Tag Archives: Manchester United F.C.

Sunderland v Newcastle Rivalry Not in Same League as Leeds Against Man U – by Rob Atkinson

Hate Man Utd - We Only Hate Man Utd

Hate Man Utd – We Only Hate Man Utd

Football rivalry – the antipathy between fans of rival clubs with a keen edge of hatred in extreme cases – has been going on for as long as two teams of eleven players have gathered together to dispute possession of an inflated bladder over a green sward. And I will proudly say here and now: Leeds United is an extreme case. We are top four material when it comes to despising our foes. But we like to think we’re quite picky about it. None of this “regional rivalry” nonsense for us.

Let’s face it, hating another team and its supporters for mere reasons of geographical proximity is pretty silly. I can understand it to a certain extent where two clubs share a very small area, like a town or adjacent districts of a city. There’s a territorial thing going on there that recalls the days when a team’s support was derived largely from its immediate locality, though that’s not really the case any more now with the mega clubs who have fans all over the world. After all, why would a Man U glory-hunter in Singapore or Seattle really care if Man City are based only a few miles away from “his” club? He’s more bothered as to whether or not his favourites can buy more trophies than anyone else, City, Chelsea, Arsenal, anyone.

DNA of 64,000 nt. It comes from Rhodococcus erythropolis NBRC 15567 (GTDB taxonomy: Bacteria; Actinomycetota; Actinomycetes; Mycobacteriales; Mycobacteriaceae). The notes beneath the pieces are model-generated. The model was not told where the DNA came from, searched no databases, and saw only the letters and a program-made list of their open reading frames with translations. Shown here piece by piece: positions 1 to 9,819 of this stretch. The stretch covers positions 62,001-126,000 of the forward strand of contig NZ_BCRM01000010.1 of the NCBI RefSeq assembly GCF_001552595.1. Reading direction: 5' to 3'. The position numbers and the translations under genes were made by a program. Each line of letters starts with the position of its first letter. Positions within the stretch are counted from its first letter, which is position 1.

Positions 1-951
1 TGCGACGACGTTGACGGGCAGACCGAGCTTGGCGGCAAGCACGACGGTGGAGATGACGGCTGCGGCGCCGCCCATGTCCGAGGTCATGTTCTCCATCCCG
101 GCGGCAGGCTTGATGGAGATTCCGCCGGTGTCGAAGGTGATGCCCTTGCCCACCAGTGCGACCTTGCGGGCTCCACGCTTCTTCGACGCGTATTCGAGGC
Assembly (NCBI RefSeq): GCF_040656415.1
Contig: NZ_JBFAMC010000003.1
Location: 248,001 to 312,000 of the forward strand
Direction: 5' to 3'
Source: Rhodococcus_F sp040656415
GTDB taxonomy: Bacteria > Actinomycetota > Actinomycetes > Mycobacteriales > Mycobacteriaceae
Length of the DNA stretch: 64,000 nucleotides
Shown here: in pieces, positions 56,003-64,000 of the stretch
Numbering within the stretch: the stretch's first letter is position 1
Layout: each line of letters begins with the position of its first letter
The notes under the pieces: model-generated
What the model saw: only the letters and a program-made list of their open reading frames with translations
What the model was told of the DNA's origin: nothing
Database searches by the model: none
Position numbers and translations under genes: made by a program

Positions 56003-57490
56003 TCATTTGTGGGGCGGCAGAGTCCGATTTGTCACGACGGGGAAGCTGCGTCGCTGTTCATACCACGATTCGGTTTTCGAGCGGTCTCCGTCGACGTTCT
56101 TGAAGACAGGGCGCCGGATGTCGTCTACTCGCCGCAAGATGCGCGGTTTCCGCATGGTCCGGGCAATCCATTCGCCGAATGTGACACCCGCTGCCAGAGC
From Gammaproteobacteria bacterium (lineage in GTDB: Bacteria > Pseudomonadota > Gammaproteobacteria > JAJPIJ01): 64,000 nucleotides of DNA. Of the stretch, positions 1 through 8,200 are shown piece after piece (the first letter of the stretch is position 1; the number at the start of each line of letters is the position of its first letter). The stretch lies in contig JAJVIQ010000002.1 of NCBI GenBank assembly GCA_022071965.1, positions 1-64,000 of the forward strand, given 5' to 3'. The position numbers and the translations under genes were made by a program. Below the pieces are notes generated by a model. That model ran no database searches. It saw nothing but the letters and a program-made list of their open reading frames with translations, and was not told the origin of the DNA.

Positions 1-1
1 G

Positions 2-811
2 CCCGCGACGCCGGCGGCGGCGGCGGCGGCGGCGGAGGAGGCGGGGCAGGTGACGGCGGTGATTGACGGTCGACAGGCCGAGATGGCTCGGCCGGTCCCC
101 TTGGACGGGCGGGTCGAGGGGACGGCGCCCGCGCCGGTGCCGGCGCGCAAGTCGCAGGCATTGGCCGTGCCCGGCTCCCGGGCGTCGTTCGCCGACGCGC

At Leeds, hatred tends to be reserved for those who have earned it, and who are – by independently verifiable standards – intrinsically despicable. Man U pass both tests with flying colours, and it’s certainly woven into my DNA to detest them. Call me a blinkered bigot (guilty, m’Lud) but I can never really understand why Sunderland and Newcastle, who meet in derby-day combat this afternoon, share such mutual loathing when quite frankly both would be better off directing their energies towards hating someone who deserves it.